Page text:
Tuesday, August 12, 2014

Plans for producing a novel, a piano sonata, documentary video, and a screenplay.

I'm getting near a checkpoint for my own work. Soon I should be contacting more parties with whom I would like to work, both with regard to my own content, and volunteering.

Right now, I'm completing the upgrading of the "Windows" part of my setup to Windows 8.1, with all the latest updates.

Here are the biggest priorities:

(1): Prepare the novel manuscript "Angel's Brothers" for professional editing. The current 27 chapters will probably be broken down to 32. Characters and plot points will be carefully tracked on a database. The advantage of this emphasis is that it doesn't require any other resources.  Estimated time: 96 hours (over three months).

(2): Prepare a "Do Ask, Do Tell" video (one hour, possibly segmented) that does not presume that the viewer has read any of my three DADT books. Sony has a high-end package called Vegas for Windows but requires a 64-bit processor (which I have).  It would be a toss-up as to how it compares to Final Cut Prto. Back ten years ago in Minneapolis, IFPMSP offered courses in both Windows and Mac video editing, but most video artists seem to much prefer the Mac. Time: 120 hours, 4 months

(3) Prepare several short extracts from my Third Sonata for possible professional performance (include the "Polytonal Prelude").  The upgrade my MacBook OS and Sibelius to the latest versions (this will require some assistance from a nearby Apple Store).  Finally, set up and make a modern recording of my Third Sonata. Time: 80 hours, two months

(4) Prepare a spec script for "Do Ask, Do Tell: Conscripted".  Identify each scene clearly with a code that indicates which of the three "reality layers" applies.  Make separate documents to identify each character, and make a database to number the scenes within each layer, and the characters in each scene.  Applicable directions on how to make a shooting script are here,  Does the film fit the "Three Act Structure" with two reversal points? (link).

I like the idea of the "five plot points" which I think AP English teachers should show to their students (especially on days they use subs). It's pretty obvious what the homework or exam question would be.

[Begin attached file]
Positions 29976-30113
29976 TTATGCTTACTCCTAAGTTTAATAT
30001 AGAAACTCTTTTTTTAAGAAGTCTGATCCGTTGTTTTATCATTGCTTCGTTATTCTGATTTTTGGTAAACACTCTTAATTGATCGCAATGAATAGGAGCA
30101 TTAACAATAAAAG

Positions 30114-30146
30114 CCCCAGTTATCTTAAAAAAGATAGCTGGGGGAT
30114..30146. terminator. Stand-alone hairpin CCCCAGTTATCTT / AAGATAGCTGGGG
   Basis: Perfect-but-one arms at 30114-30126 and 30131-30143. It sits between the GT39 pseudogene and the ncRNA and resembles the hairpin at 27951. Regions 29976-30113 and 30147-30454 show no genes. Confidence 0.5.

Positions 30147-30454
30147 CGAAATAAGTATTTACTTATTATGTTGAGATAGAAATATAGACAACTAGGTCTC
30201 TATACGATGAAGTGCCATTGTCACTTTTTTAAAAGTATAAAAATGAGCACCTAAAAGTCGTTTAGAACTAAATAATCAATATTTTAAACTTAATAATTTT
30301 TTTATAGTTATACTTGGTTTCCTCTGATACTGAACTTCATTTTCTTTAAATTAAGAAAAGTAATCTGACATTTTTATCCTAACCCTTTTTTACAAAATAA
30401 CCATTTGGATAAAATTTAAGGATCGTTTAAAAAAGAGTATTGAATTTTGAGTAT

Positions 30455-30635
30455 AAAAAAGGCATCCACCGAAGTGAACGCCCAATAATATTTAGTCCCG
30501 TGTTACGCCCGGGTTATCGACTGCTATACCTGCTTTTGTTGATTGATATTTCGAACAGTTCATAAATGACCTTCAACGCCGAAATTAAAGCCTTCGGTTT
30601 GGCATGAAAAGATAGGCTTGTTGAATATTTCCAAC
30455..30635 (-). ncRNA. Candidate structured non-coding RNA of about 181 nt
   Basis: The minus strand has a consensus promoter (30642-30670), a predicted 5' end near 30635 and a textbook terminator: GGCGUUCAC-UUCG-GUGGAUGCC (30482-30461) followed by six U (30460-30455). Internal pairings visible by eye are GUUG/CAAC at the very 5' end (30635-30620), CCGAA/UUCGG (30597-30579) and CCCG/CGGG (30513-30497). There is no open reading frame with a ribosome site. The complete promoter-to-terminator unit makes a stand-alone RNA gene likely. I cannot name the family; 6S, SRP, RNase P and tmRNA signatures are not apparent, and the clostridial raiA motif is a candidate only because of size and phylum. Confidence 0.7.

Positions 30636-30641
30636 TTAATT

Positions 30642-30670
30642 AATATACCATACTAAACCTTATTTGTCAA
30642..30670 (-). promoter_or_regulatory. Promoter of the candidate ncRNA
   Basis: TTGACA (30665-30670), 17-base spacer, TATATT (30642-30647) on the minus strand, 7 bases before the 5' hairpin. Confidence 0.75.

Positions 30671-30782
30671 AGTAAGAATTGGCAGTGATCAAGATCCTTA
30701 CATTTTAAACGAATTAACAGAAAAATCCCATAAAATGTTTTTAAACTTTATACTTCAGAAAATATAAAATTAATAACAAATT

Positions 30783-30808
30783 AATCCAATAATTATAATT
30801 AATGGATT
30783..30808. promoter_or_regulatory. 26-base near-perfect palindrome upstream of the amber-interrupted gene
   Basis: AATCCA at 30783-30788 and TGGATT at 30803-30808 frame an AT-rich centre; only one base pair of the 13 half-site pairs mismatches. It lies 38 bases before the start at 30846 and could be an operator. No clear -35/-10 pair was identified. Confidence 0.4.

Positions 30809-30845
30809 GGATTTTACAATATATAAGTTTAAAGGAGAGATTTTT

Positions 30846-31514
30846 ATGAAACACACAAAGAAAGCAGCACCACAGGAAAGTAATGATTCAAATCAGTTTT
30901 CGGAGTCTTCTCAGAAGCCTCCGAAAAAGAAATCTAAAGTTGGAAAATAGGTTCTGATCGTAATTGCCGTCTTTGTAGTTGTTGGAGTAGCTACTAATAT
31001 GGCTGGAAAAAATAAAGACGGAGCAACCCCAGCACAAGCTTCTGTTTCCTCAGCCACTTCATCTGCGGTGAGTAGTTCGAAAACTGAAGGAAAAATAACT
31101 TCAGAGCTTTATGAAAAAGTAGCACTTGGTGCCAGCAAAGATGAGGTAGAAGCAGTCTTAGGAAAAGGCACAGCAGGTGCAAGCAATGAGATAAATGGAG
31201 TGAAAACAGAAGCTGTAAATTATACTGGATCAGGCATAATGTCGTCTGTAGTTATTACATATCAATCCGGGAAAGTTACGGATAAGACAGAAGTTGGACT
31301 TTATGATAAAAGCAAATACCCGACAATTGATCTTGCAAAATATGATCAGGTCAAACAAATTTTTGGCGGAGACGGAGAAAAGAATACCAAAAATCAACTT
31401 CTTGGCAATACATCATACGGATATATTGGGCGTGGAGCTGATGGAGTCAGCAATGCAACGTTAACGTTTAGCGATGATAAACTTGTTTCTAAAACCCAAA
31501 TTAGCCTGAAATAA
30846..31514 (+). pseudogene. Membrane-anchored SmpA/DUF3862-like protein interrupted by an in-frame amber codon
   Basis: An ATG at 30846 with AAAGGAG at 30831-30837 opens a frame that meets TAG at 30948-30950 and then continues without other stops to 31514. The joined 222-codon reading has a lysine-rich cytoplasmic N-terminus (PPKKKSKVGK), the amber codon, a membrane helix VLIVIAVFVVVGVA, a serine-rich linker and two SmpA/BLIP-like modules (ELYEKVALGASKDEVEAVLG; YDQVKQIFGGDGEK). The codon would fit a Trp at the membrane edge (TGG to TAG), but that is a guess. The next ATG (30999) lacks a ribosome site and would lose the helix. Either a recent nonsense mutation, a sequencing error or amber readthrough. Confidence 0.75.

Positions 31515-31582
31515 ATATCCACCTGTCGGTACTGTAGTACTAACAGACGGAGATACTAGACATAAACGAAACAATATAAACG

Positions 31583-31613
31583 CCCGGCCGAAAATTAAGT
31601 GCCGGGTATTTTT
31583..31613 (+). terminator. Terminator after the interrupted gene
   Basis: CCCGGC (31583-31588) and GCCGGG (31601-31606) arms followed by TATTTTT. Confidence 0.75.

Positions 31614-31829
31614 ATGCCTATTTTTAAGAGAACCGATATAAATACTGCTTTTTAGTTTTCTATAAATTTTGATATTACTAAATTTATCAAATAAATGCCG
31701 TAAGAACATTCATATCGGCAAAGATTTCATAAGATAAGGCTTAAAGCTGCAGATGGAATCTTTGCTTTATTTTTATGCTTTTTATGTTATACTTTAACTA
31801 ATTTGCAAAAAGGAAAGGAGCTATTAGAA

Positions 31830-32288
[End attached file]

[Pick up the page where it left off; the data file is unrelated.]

In my case, I have the three layers of separated realities,and each segment should have its own plot structure. But it's true that in the "real layer", the paradigm applies. Bill's first "change" or "reversal" occurs when he has been abducted somehow, although he doesn't know if he is on a space colony or in the aferlife, or will ever return home, or whether home would be worth returning to if he could.  There is a "point of recognition" in how a "time barrier" is traversed  and later on what is required of him and everyone else.

The same structure could be applied to a novel, if it is a fit for a movie.  If a novel fits a television series and is episodic, then there is an overall structure, and each episode has its own structure.  There's more about this at Scriptlab, link here.

I've outlined these points in Wordpress as my "Strategic Plan Track" here, and also here.

As I lay all this out, the NBC Today show laments how we are more comfortable with technology (and relating to people at a distance) than to dealing with people up close.  And E.J. Dionne, liberal columnist for the Washington Post writes about the vanishing "middle ring" relationships with neighbors as discussed in Marc J. Dunkelman's "The Vanishing Neighbor: The Transformation of the American Community" (Norton), which seems to be another treaties on eusociality. Charles Murray has his company. 

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